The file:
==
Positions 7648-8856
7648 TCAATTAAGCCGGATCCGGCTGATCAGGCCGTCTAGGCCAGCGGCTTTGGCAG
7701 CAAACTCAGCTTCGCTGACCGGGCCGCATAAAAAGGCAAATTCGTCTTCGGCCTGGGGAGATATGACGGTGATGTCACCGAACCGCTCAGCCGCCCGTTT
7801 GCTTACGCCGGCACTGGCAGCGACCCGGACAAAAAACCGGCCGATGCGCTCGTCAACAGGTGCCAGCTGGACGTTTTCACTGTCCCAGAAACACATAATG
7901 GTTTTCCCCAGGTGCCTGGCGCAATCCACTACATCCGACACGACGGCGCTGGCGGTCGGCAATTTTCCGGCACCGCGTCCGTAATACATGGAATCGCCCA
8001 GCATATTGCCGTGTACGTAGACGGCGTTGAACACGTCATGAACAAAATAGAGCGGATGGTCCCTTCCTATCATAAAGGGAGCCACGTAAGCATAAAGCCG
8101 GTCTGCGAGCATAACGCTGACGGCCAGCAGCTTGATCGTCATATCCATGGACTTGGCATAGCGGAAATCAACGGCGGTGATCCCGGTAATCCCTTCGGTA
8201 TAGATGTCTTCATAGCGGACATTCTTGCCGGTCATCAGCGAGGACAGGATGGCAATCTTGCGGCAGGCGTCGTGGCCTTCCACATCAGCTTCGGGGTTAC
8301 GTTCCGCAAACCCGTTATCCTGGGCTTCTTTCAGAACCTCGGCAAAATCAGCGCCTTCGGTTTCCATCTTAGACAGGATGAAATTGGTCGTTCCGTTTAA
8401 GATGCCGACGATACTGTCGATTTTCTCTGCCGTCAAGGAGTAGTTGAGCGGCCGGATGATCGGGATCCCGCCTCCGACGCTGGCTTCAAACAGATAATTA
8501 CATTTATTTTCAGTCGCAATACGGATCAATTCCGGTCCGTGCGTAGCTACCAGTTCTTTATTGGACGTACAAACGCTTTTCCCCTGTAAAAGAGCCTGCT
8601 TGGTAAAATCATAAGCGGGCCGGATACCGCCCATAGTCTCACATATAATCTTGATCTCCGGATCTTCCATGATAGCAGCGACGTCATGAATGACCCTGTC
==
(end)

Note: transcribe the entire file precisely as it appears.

Positions 7648-8856
7648 TCAATTAAGCCGGATCCGGCTGATCAGGCCGTCTAGGCCAGCGGCTTTGGCAG
7701 CAAACTCAGCTTCGCTGACCGGGCCGCATAAAAAGGCAAATTCGTCTTCGGCCTGGGGAGATATGACGGTGATGTCACCGAACCGCTCAGCCGCCCGTTT
7801 GCTTACGCCGGCACTGGCAGCGACCCGGACAAAAAACCGGCCGATGCGCTCGTCAACAGGTGCCAGCTGGACGTTTTCACTGTCCCAGAAACACATAATG
7901 GTTTTCCCCAGGTGCCTGGCGCAATCCACTACATCCGACACGACGGCGCTGGCGGTCGGCAATTTTCCGGCACCGCGTCCGTAATACATGGAATCGCCCA
8001 GCATATTGCCGTGTACGTAGACGGCGTTGAACACGTCATGAACAAAATAGAGCGGATGGTCCCTTCCTATCATAAAGGGAGCCACGTAAGCATAAAGCCG
8101 GTCTGCGAGCATAACGCTGACGGCCAGCAGCTTGATCGTCATATCCATGGACTTGGCATAGCGGAAATCAACGGCGGTGATCCCGGTAATCCCTTCGGTA
8201 TAGATGTCTTCATAGCGGACATTCTTGCCGGTCATCAGCGAGGACAGGATGGCAATCTTGCGGCAGGCGTCGTGGCCTTCCACATCAGCTTCGGGGTTAC
8301 GTTCCGCAAACCCGTTATCCTGGGCTTCTTTCAGAACCTCGGCAAAATCAGCGCCTTCGGTTTCCATCTTAGACAGGATGAAATTGGTCGTTCCGTTTAA
8401 GATGCCGACGATACTGTCGATTTTCTCTGCCGTCAAGGAGTAGTTGAGCGGCCGGATGATCGGGATCCCGCCTCCGACGCTGGCTTCAAACAGATAATTA
8501 CATTTATTTTCAGTCGCAATACGGATCAATTCCGGTCCGTGCGTAGCTACCAGTTCTTTATTGGACGTACAAACGCTTTTCCCCTGTAAAAGAGCCTGCT
8601 TGGTAAAATCATAAGCGGGCCGGATACCGCCCATAGTCTCACATATAATCTTGATCTCCGGATCTTCCATGATAGCAGCGACGTCATGAATGACCCTGTC